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Emily Jennings: Northern Michigan University’s Queen of Event Operations

The year is 1974 and Phyllis George has started working for the CBS network. George was the first female sportscaster in the United States. One year later, she joined The NFL Today and notoriously has become one of the pioneers for women in sports media. Now, 60 years later, women across the globe are taking the sports world by storm. Whether you are on the field/court playing the game, or you are behind the scenes helping with jobs, such as: writing, event operations, statistics, athletic training, or finances- thank you. Thank you for pursuing your dreams and inspiring others to follow their own.


One incredible woman who has already made an impact on sports media is Emily Jennings. Jennings works for Northern Michigan University as the Event Promotions Manager. After applying to work as an Athletic Communications Intern her first semester, she was able to try out different roles, such as writing and statistics, before finding her passion. Her first hockey game, which was also the first of the season, gave her the opportunity to see what event promotions was like. Since that day, Jennings has remained in the department, and in August 2022, she took on the manager title.

Although she adores working the hockey season, Emily mentioned how she is a bit biased in regards to working for the volleyball team, “I love volleyball, it's so much fun. And I love the athletes on the team. Volleyball is just kind of like a breath of fresh air because it's in the middle of football and soccer season. And as much as I love hockey and I want to work in hockey forever, volleyball will always be my favorite college sport, I think.” The limited amount of event promotions for the sport has given her the chance to add capturing media content and helping with game-day setup to her resume.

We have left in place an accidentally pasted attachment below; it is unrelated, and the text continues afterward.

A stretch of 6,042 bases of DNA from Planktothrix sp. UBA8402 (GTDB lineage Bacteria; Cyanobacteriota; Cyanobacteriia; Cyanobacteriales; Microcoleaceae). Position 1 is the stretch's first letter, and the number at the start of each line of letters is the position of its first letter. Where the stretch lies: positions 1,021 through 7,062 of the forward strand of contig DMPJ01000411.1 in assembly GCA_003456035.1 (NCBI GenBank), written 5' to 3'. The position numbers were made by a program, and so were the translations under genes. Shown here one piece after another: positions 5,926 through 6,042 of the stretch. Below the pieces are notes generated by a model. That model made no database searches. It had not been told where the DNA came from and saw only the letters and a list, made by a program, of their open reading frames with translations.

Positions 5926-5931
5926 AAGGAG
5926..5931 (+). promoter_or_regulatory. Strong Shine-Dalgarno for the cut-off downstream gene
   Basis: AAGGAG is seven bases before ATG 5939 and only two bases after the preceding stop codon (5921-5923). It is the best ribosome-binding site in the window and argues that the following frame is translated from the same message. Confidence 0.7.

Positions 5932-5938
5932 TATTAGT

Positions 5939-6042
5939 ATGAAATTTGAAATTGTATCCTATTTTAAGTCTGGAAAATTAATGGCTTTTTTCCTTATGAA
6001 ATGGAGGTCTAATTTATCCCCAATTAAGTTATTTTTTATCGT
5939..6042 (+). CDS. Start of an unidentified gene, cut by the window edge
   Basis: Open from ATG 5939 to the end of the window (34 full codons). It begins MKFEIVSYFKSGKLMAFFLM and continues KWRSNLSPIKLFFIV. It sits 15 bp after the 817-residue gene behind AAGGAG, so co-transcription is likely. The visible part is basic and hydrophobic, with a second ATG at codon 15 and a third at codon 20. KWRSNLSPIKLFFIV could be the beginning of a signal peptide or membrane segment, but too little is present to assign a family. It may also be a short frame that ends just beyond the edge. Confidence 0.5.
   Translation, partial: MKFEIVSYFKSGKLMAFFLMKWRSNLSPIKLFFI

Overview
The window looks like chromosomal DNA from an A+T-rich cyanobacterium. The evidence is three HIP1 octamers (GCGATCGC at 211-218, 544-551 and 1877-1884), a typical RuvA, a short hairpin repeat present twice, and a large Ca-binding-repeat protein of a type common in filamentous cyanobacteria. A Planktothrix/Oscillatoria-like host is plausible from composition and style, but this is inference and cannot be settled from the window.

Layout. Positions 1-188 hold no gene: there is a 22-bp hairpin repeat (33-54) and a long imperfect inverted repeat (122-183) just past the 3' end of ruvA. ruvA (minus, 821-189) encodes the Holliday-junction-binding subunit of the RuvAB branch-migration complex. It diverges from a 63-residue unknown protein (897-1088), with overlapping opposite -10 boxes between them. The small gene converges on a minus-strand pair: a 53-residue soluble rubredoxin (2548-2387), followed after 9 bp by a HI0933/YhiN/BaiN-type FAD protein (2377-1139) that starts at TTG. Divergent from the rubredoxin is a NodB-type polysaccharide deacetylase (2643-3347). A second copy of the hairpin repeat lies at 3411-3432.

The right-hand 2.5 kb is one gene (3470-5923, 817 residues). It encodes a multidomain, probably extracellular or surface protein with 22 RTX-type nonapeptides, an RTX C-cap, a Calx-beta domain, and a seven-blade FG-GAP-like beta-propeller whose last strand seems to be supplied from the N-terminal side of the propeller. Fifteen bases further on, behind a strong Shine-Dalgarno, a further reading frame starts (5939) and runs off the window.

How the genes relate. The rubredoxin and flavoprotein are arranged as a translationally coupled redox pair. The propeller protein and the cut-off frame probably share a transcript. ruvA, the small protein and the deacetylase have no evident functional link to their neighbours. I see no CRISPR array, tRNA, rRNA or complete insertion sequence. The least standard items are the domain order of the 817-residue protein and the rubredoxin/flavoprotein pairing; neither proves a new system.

As a full-time student, Jennings is also under the weight of keeping up with assignments while maintaining her position in the athletic department. “It is very hard, but my superior — she wants me to put my education before my job, and working for a college, they know I'm a student and they want that to be first because if I'm failing classes, I can't work. But I definitely have people who make sure I stay on top of things, who help me make sure I stay on top of things.”


When it comes to achieving success, there is always a motivator behind it. For Jennings, it’s that she has been told she is incapable of doing the things she wants to do, especially when it comes to sports. Plenty of her peers have mentioned how hard it is for women to work in the sports world and how it’ll be her downfall. Instead, Jennings has used this to her advantage. Those phrases that ultimately have put her down in a way, have also given her the leverage to prove those people wrong.

After being asked what Jennings thinks the phrase “women in sports” means, she mentioned how in an interview with a public relations employee for the Columbus Blue Jackets she learned one of the best phrases and pieces of advice all in one. “Passionate, I feel like it's something that you have to be passionate about to be able to do it. Your love to work in sports has to be bigger than your love for the sport.” Jennings mentions that her favorite part about working in sports is engaging with the fans. She’s consistently interacting with the people in the stands and making sure that they are having a great time. If they are not, she attempts to make it better.


One instance is from a few weeks ago when a wheelchair-accessible veteran attended a hockey game. This woman was bothered by the many kids that were constantly running around and getting in her way. After Jennings asked the kids to leave, she brought out a t-shirt and foam finger in hopes that would make up for the trouble that had been caused. It did much more than that. The veteran was so excited and beaming from ear to ear. By the end of the game, Jennings had a call from a friend about how the veteran wanted to meet with her before she left. The woman thanked Jennings for her kindness and gave her a big hug. This is one of the many magical moments that the event promotions manager loves about the job.


Without Phyllis George’s drive and change for women, Emily Jennings may have never become such an influential person, especially to me. When I started working as an Athletic Communications Intern here at NMU, I would have never thought that I would meet someone as inspirational as Jennings. I’m forever grateful that I have the opportunity to work alongside her and aspire to become a strong woman in sports media.


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